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October2006
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A-B-C . . . Easy As One, Two, Three

On Oct. 16, 1758, Noah Webster, the “Father of American Scholarship and Education” was born. As a young, rural Connecticut teacher, he used his own money to publish his first speller in 1783. Reissued throughout the 19th century, the 1829 “Blue Back Speller” is second only to the Bible in copies sold. Unfortunately, Webster never reaped the financial rewards during his lifetime. After his death in 1843, the rights to his dictionary were sold to George and Charles Merriam, whose company is now known as Merriam-Webster Inc. Found in the Library’s “American Treasures” exhibition is a page from Webster’s “Elementary Spelling Book.”

Webster, Noah, 1758-1843 Oval medallion portraits of George Washington and (below, left to right) Thomas Jefferson, James Madison, and John Adams are framed against a curtain of drapery and furs surmounted by a star. Washington's portrait is wreathed with oak and laurel, and decorated with flags, one bearing the seal of the United States, and another a wreath

American Treasures” is a permanent exhibition that features some of the most interesting or significant items relating to America's past drawn from the Library’s very own collections. Of the approximately 250 items on display, rare and remarkable items include a rough draft of the Declaration of Independence, the contents of Abraham Lincoln’s pockets on the night he was assassinated, an entry from Alexander Graham Bell’s notebook describing the first successful attempt with the telephone and Charles Dickens’ walking stick.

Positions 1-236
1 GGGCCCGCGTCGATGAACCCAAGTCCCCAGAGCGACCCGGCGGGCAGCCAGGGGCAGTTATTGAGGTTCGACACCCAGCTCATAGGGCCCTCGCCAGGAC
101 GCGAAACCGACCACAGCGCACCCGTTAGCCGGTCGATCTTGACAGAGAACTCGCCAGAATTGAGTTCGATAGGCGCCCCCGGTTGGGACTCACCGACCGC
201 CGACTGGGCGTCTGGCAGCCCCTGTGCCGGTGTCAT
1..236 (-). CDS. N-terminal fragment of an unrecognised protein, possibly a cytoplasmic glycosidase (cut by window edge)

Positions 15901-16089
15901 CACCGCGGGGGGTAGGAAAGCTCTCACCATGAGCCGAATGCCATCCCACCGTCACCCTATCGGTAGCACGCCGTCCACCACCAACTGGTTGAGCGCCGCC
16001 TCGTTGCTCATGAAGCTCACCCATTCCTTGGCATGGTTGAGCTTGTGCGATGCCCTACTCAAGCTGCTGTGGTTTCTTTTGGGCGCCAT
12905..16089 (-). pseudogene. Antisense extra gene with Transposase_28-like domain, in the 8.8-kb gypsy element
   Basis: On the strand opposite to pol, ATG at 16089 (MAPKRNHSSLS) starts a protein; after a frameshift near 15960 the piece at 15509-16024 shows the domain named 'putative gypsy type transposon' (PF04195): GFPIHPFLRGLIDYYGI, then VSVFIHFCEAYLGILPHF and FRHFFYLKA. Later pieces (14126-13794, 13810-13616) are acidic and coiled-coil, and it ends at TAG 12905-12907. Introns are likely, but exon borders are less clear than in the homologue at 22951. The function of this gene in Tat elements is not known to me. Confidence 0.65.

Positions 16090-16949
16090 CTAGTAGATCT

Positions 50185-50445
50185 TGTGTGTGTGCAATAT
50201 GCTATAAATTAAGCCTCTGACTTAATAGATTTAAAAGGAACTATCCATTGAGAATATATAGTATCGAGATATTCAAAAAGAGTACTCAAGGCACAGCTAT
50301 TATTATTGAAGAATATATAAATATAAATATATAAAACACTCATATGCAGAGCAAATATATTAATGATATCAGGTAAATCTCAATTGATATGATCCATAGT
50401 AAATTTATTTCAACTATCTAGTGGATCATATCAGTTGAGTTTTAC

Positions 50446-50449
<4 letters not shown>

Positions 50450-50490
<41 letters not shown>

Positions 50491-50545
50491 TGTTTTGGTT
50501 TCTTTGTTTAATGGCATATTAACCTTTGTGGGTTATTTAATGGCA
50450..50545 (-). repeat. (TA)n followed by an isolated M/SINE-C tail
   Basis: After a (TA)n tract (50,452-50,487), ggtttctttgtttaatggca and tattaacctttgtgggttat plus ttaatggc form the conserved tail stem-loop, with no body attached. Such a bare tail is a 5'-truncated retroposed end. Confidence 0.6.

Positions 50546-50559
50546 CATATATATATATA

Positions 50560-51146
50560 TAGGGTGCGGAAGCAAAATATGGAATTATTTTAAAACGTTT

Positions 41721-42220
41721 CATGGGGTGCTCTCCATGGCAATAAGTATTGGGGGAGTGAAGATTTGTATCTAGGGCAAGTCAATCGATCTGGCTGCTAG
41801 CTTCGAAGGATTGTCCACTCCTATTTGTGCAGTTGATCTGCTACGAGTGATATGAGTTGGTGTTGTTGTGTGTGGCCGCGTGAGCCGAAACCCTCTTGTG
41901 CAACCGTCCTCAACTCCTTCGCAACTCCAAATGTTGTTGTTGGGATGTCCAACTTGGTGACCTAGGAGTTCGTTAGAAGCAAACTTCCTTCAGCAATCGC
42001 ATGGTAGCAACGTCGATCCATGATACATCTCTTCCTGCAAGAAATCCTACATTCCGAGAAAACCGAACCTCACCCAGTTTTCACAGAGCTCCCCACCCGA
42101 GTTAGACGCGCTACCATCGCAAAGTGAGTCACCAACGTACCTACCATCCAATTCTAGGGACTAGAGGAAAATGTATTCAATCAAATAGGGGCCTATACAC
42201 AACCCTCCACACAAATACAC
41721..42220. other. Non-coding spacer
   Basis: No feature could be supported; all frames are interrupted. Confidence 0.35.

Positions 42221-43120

An active federalist, Webster became a pamphleteer for centralized government and was critical of the politics of self-aggrandizement. Clearly setting himself with the nation’s founders, he believed that if a man was dependent financially on someone, he could not serve the public good, but would only be concerned about his dependent relationship. A politician had to be independent – owning his own land and not directly involved in the marketplace. To Webster, George Washington was the epitome of this disinterested leader. You can find several letters written between the two in the online collection of the Library’s collection of the George Washington Papers. His support of the founding fathers led him to maintain correspondence with James Madison and Thomas Jefferson, both of whose papers are also held at the Library.

Webster was also an advocate for copyright laws and traveled widely to further legislation, including the Copyright Act of 1831. The Library is the home of the U.S. Copyright Office, where you can find information on how to register a work, learn about copyright law and search copyright records.


A. Noah Webster, 1758-1843. 1867. Prints and Photographs Division. Reproduction Information: Reproduction No.: LC-USZ62-78299 (b&w film copy neg). Call No.: BIOG FILE - Webster, Noah, 1758-1843 [item] [P&P]

B. American star / Design'd, engraved & [Published?] by Thos. Gimbrede, Jany. 30th. 1812. SUMMARY: Oval medallion portraits of George Washington and (below, left to right) Thomas Jefferson, James Madison, and John Adams are framed against a curtain of drapery and furs surmounted by a star. Washington's portrait is wreathed with oak and laurel, and decorated with flags, one bearing the seal of the United States, and another a wreath. Prints and Photographs Division. Reproduction No.: LC-USZ62-90742 (b&w film copy neg). Call No.: PGA - Gimbrede--American star (A size) [P&P]